One of the things that unites us is an emphasis on making good use of shrinking health-care resources through programs and research that improve care, lower readmissions, and save dollars.
For example, our transitions-in-care initiative keeps patients out of the hospital by making sure that they’re linked to primary care physicians, have the right medications, and in general, know what to do after discharge.
Recently, four exciting UPHS projects that also aim to make patients healthier while saving money have been selected for funding by the federal government.
The second, led by David Casarett, MD, chief medical officer for Penn Wissahickon Hospice and a member of our Department of Medicine, will test a full set of home-care services for Medicare and Medicaid recipients with advanced cancer but who are not yet eligible for hospice care. The project will provide symptom management, general care, and emotional and spiritual assistance to patients, enabling them to remain in their homes and avoid costly hospitalizations. It will enable Dr. Casarett and Penn Home Care & Hospice Services, where the initiative will be based, to play a leading part in shaping the future of home-based care.
Next, our Center for Evidence-based Practice, in partnership with the ECRI Institute, has been selected by the Agency for Healthcare Research and Quality (AHRQ) as one of its 11 new Evidence-based Practice Centers. This major accomplishment means that Penn clinicians and researchers can bid for contracts through AHRQ and other funding organizations to review and synthesize literature on therapeutic and diagnostic interventions to assess which are most beneficial to patients. The findings can be used as the basis for health-care-related decisions by the federal government, states, and national medical societies as well as serve as the basis for future policy and clinical measures, insurance coverage, quality standards, and educational materials.
And the US Department of Health and Human Services has selected HUP as one of five hospitals that will take part in a nationwide initiative to train more nurses at a higher level. The four-year project, funded under the Affordable Care Act, will enable HUP to increase training opportunities for advanced practice registered nurses -- nurses with post-graduate training -- to diagnose illnesses, prescribe medication and treatment regimens, and perform certain medical procedures. The goal is to strengthen the nation's primary care work force by placing more such nurses into practice and help fill gaps in non-hospital community-based settings, including in underserved areas. Training will take place at over 200 training sites throughout southeastern Pennsylvania. The project, which will help offset the costs of clinical education of advanced-practice nurses, features a consortium that includes Penn Presbyterian Medical Center, Pennsylvania Hospital, CPUP, CCA, and CHOP, as well as Penn’s School of Nursing and eight other area nursing schools.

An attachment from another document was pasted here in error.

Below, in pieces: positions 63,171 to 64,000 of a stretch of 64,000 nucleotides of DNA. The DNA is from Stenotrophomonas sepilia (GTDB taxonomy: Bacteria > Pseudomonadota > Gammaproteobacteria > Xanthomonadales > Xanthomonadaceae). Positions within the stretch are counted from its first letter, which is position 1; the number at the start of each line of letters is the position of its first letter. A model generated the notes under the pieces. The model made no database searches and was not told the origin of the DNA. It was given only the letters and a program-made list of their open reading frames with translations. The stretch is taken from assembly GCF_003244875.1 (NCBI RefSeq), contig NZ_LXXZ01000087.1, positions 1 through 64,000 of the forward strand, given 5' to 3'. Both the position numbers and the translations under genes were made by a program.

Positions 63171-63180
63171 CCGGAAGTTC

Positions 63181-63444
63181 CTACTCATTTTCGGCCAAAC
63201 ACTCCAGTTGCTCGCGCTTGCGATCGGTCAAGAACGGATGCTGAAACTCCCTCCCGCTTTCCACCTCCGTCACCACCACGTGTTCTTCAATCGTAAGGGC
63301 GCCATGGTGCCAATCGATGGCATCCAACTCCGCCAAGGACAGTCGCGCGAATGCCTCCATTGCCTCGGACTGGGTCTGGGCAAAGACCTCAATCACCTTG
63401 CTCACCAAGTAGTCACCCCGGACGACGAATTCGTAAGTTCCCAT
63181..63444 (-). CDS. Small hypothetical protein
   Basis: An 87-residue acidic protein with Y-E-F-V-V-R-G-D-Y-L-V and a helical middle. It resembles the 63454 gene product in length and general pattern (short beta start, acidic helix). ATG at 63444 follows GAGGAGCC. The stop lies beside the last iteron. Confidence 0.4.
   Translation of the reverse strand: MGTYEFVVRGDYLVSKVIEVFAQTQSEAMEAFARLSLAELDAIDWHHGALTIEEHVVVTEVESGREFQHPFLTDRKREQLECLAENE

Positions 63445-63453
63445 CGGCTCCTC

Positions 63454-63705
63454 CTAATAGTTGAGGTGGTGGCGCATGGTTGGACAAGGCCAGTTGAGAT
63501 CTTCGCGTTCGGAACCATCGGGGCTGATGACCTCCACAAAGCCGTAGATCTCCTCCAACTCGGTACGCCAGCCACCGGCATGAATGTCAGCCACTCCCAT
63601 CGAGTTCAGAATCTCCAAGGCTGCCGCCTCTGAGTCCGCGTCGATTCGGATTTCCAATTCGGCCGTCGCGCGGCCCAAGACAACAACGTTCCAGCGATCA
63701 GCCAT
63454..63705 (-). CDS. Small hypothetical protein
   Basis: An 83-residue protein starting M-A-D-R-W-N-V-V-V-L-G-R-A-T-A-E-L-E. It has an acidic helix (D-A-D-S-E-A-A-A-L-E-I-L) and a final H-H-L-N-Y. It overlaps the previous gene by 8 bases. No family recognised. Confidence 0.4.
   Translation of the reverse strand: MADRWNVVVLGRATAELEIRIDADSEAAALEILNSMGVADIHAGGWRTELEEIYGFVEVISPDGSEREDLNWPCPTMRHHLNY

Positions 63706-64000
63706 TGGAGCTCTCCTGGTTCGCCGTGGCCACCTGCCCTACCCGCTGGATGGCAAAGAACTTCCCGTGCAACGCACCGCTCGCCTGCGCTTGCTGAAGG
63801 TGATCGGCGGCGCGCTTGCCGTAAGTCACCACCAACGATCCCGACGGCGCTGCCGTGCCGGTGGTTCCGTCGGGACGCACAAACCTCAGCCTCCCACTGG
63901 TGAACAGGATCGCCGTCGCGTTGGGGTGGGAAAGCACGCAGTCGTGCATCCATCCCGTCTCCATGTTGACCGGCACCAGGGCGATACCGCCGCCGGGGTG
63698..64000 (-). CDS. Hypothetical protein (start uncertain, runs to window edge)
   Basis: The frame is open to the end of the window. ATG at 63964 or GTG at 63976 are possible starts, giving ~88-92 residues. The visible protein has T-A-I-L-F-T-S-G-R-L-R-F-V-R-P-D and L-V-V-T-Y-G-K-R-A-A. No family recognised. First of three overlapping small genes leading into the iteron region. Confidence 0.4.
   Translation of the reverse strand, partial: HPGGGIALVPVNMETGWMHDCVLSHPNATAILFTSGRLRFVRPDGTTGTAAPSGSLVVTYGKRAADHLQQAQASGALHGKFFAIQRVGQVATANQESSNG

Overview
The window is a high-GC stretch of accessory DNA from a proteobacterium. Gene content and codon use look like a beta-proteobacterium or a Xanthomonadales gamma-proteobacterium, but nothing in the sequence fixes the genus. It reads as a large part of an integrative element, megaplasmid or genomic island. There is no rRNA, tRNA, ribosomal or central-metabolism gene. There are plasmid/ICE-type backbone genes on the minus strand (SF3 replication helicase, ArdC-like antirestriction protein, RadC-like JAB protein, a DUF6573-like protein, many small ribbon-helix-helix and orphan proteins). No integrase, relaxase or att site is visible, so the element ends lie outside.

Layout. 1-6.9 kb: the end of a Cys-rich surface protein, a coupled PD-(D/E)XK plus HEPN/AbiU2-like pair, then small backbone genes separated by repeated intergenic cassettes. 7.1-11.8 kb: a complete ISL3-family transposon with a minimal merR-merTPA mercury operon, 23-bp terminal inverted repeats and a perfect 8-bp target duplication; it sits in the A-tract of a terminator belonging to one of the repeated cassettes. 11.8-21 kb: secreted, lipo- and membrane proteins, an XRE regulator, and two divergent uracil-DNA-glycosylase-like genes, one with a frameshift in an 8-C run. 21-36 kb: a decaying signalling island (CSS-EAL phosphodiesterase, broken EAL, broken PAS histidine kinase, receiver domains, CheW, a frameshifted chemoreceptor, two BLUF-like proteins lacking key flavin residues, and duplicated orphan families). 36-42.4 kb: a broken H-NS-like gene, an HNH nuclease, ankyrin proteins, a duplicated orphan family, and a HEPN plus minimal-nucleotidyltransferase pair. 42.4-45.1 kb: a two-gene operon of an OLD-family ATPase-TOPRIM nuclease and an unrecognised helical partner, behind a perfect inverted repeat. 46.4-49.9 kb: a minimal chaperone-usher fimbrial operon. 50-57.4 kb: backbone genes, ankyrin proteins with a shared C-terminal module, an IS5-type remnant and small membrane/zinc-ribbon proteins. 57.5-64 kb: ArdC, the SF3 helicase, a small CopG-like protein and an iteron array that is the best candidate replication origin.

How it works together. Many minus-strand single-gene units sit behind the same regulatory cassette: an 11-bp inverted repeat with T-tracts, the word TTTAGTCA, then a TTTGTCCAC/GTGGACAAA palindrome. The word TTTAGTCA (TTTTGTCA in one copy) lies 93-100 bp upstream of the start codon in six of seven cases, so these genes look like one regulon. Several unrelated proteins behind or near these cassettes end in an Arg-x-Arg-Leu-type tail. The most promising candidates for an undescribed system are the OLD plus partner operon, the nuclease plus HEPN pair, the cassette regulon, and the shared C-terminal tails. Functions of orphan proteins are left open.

I know you join me in congratulating everyone involved in developing these important projects and in offering best wishes for success in carrying them out. Together they reinforce our system-wide commitment to creating new approaches that bring hope to patients and their families while keeping a keen eye on the need to rein in costs, thus ensuring that our nation’s health care dollars go farther and with greater effect. This is indeed the Penn way.